Thursday, May 01, 2008
I wonder how many media flunkies, toured around on junkets and corrupted into giving positive reviews of the films they see, or flat-out paid to do same, currently bepeople Rotten Tomatoes critics' roster? Tame dogs, sensitive to where advertising dollars come from, who roll over for whatever drek the industry is most hyped to promote? Because I'm really at a loss to explain why Iron Man should have a 96% positive rating on Rotten Tomatoes; in a way, I would feel reassured about the state of what passes for film writing in the mainstream to discover that at least a generous helping of the yay-sayers were in some way influenced (bought, threatened, begged, whatever) to stick their thumbs up - compared to the alternative hypothesis, that the majority of these reviewers genuinely thought that this formulaic, smarmy little non-contender merited a positive review. "One of the hippest, best-written and best-directed superhero movies ever!" raves Lou Lumenick, a RT "Top Critic" affiliated with the New York Post. Rene Rodriguez of the Miami Herald raves that Iron Man is "an absolute blast to watch, a consummate piece of popcorn entertainment made with wit and class, and it leaves you so pumped for a sequel that it is practically guaranteed to become a huge hit!" (tell me that that isn't written as advertising copy, folks; it's even trying to hype us on part two!). "One summer blockbuster that succeeds on brains, not bombast!" - this from the oddly named Colin Covert, of the Minneapolis Star Tribune... all for an empty, predictable comic-book action film, thin compared even with Robocop, bepeopled with one-dimensional, cardboard-cutout characters, formulaic plot devices, and predictable "funny moments" that telegraph themselves minutes in advance. (Robert Downey is trying on his "flight boots" for the first time; what do you want to bet that he'll be blasted into the back wall as soon as he flicks the switch?). About the only thing I had fun with was watching a vaguely Sterling-Haydenesque Jeff Bridges, trying on a new look, bald and bushy-bearded, as the bad guy. There were a few idle chuckles, the craft of the film suited its budget, and qua film - pretending it isn't accountable to a larger reality - there wasn't anything deeply objectionable about it, at least compared to most other Hollywood action films: but God knows it doesn't accomplish anything new or unusual... It's really hard to imagine 96% of this film's pre-release viewers being genuinely THAT enthusiastic about it.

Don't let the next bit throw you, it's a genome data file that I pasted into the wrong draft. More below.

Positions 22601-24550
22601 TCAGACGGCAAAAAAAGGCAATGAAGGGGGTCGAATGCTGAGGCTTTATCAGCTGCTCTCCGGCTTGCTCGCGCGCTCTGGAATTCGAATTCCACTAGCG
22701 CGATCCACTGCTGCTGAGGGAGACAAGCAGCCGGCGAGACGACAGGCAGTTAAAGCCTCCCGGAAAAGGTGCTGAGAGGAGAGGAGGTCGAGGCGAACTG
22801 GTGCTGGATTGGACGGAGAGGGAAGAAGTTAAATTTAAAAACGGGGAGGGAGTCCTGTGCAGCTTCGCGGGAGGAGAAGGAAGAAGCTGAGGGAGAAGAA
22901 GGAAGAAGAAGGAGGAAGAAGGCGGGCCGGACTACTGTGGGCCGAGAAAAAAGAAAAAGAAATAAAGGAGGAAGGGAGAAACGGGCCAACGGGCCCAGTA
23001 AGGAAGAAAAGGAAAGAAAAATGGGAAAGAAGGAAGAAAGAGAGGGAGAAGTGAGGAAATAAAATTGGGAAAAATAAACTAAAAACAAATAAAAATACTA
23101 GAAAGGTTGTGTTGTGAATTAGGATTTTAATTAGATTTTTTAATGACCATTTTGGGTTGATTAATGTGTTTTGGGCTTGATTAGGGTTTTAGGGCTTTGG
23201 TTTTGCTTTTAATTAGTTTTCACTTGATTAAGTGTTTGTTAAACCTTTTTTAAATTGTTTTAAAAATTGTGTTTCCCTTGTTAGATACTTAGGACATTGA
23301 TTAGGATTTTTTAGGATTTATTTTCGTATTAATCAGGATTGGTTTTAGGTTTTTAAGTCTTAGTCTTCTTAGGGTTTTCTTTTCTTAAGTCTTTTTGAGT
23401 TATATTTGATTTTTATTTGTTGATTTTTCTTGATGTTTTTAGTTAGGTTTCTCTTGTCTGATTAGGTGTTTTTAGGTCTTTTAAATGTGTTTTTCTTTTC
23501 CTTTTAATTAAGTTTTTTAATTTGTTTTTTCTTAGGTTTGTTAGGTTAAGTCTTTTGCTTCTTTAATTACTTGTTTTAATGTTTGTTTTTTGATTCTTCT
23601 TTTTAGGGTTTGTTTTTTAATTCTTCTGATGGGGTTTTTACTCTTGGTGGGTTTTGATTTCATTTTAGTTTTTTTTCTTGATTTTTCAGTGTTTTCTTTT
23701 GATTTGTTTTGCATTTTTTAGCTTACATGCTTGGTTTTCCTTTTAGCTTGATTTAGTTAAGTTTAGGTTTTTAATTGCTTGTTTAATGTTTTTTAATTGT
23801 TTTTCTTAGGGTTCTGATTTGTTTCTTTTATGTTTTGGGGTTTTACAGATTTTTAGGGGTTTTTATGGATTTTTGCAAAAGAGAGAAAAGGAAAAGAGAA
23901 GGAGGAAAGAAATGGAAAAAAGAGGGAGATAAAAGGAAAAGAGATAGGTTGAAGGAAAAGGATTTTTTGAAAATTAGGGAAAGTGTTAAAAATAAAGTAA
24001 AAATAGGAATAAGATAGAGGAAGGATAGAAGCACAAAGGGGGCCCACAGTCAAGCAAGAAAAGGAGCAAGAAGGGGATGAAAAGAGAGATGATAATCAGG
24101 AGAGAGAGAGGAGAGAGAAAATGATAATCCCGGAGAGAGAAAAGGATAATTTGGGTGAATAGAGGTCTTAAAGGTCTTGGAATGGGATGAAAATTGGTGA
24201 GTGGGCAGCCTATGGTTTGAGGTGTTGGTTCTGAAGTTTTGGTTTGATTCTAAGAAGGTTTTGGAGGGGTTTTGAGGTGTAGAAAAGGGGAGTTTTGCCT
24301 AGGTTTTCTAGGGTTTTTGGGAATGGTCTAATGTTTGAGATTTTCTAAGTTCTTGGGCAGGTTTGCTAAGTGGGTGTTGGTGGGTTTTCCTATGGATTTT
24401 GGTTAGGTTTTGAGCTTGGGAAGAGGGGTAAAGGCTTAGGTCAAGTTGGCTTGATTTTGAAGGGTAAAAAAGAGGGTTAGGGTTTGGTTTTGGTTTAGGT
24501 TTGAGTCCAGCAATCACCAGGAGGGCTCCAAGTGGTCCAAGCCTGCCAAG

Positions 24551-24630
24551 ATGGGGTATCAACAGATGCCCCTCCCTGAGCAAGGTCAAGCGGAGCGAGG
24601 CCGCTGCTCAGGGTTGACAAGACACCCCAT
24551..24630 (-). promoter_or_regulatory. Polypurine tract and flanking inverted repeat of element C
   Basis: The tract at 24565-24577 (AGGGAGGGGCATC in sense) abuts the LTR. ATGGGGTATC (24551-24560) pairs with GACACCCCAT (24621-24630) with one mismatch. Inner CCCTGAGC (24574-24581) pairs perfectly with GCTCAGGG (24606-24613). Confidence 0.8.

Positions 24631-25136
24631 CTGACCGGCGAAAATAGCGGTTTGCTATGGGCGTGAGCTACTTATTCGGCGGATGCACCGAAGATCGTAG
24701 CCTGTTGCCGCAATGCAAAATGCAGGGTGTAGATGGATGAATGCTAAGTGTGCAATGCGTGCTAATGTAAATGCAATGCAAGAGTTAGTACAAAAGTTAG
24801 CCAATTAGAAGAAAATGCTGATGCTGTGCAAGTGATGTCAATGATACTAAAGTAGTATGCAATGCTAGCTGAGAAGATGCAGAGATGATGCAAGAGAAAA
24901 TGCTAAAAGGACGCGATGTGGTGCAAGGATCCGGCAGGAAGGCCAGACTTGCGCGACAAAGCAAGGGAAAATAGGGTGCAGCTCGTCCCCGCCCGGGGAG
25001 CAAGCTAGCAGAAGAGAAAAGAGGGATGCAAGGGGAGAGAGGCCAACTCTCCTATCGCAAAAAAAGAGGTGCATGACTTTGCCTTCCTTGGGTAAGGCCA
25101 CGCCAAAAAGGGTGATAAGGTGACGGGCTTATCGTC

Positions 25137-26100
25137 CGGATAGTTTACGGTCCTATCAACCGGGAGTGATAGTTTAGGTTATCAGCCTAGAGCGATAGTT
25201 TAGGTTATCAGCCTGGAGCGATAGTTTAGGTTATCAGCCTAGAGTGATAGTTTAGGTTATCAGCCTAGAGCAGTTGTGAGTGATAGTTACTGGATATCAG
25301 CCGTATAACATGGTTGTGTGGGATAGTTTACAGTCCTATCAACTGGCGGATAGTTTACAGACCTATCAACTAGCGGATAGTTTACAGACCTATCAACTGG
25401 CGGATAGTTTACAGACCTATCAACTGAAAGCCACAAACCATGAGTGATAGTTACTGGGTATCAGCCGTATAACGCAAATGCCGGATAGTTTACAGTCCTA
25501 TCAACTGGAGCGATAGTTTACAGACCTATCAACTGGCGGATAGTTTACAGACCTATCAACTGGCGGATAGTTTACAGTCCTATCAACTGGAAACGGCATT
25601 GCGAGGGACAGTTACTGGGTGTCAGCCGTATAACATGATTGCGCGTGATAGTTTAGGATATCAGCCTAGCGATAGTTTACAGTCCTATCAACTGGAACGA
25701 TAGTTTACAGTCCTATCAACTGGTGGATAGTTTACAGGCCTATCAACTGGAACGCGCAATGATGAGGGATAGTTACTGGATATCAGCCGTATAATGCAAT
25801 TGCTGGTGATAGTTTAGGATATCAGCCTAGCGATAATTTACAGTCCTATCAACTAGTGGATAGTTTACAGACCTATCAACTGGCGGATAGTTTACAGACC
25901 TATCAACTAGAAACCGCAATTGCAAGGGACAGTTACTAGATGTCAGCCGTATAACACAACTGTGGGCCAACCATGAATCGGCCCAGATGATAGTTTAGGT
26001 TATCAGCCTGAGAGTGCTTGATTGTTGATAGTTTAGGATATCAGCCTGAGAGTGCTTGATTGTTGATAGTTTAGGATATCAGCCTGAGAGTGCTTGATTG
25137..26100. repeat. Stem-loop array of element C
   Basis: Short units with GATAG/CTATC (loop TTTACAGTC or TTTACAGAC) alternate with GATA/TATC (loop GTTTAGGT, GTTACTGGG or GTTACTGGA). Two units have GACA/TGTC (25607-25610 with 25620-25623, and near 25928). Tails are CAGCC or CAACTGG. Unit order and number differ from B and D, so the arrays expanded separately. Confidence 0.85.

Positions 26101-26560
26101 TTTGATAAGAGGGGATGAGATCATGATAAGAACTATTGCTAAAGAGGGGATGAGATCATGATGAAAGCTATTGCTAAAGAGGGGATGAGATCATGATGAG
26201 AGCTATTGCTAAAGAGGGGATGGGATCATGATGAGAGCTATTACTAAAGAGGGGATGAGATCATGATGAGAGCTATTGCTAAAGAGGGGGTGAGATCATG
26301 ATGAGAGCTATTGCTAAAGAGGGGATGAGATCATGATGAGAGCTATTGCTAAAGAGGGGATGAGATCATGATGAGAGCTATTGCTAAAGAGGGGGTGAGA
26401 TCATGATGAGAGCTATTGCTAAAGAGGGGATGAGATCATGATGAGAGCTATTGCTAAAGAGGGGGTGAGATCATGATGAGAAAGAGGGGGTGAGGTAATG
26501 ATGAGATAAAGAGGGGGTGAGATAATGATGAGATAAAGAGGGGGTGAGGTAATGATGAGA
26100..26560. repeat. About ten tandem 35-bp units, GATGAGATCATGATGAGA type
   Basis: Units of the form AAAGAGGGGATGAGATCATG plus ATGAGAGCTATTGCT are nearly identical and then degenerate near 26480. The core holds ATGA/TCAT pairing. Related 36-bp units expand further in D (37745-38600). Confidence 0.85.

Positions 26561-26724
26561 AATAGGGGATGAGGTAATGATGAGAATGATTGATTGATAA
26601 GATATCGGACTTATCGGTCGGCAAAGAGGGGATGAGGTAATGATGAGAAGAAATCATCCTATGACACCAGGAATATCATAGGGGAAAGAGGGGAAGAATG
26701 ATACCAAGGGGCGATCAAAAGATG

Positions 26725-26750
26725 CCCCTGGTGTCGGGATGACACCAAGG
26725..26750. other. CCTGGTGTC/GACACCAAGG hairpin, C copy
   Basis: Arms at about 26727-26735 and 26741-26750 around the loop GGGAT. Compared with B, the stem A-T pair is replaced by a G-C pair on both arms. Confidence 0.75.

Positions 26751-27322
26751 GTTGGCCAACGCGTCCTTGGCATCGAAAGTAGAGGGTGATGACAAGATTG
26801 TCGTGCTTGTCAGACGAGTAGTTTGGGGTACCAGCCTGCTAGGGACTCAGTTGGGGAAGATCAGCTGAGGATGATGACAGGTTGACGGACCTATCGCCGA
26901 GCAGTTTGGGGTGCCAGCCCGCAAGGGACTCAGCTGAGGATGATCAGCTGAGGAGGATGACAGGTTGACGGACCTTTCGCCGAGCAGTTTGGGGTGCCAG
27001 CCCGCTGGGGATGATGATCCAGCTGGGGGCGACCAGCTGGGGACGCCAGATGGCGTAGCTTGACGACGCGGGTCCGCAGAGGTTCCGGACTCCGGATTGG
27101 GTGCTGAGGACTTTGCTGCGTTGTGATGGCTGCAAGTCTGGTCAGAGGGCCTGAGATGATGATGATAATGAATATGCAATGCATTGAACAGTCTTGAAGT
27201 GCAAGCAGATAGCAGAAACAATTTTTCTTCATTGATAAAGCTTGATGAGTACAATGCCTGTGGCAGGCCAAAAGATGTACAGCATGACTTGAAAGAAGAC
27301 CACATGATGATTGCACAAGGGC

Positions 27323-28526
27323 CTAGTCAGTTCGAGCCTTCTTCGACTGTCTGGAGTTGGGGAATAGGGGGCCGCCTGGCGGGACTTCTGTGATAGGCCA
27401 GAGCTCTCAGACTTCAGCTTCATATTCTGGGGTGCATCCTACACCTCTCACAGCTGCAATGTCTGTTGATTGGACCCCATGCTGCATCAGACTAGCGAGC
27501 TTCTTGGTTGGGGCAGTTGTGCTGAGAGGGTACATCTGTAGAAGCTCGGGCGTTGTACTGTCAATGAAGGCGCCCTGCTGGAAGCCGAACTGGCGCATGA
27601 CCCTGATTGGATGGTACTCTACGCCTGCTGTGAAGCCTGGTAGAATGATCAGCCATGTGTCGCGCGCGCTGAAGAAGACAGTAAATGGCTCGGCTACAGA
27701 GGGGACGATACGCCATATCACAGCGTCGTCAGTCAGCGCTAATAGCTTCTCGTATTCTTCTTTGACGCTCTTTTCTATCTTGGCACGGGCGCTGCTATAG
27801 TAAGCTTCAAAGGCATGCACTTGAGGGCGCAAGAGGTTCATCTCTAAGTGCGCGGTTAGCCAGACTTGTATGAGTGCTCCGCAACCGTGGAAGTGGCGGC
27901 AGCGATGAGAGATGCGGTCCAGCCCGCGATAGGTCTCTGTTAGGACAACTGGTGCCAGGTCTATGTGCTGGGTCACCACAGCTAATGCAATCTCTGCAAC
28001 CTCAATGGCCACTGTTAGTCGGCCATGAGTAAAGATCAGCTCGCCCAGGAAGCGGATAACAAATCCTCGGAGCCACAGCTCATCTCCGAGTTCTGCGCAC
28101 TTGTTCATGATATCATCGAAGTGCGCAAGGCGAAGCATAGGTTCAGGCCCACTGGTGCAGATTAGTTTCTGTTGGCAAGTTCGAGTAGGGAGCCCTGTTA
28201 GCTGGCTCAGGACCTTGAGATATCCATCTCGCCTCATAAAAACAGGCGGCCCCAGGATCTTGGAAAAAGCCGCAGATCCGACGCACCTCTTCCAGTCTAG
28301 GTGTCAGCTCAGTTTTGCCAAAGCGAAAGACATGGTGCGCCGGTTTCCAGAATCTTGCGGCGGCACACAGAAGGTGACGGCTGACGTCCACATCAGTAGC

...and when the issue of the wider reality in which the film participates is raised, the picture is even grimmer, because while the film DOES supposedly critique the American military-industrial complex, isn't it reasonable to ask that, at this juncture in history - with the US using, in recent memory, cluster bombs, white phosphorus, and napalm-by-another-name in its disastrous and ill-conceived military misadventures overseas - that the ultimate evil not be found resting on the shoulders of a "bad apple" breaking the rules; that the ultimate remedy not be through bigger and better weapons technology (the Iron Man suit); and that a government agency with the word HOMELAND in it - even if it's ultimately SHIELD, and not the Department of Homeland Security - not be numbered among the "good guys?" I mean, I realize we're talking about a comic book adaptation, here, but the film, in being partially set in Afghanistan, PRETENDS to deal with real issues, and probably represents the most thinking the majority of its viewers will do this week on the American weapons industry; isn't it reasonable to ask it to be just a little more honest, a little more provocative, a little more critical of the current administration than it is? I mean, it's no fucking wonder that George W. Bush got elected TWICE - if he did - if this is what people actually pay to consume in the United States; Goebbels himself couldn't do so well.
We can only hope, as the film enters wide release, the word-of-mouth will spread and the sharper-edged critics out there will speak up. It'd be interesting to see if the Tomatometer dips in the next few weeks, actually, as a wider audience gets out to see the film. My guess is that it will, but who knows?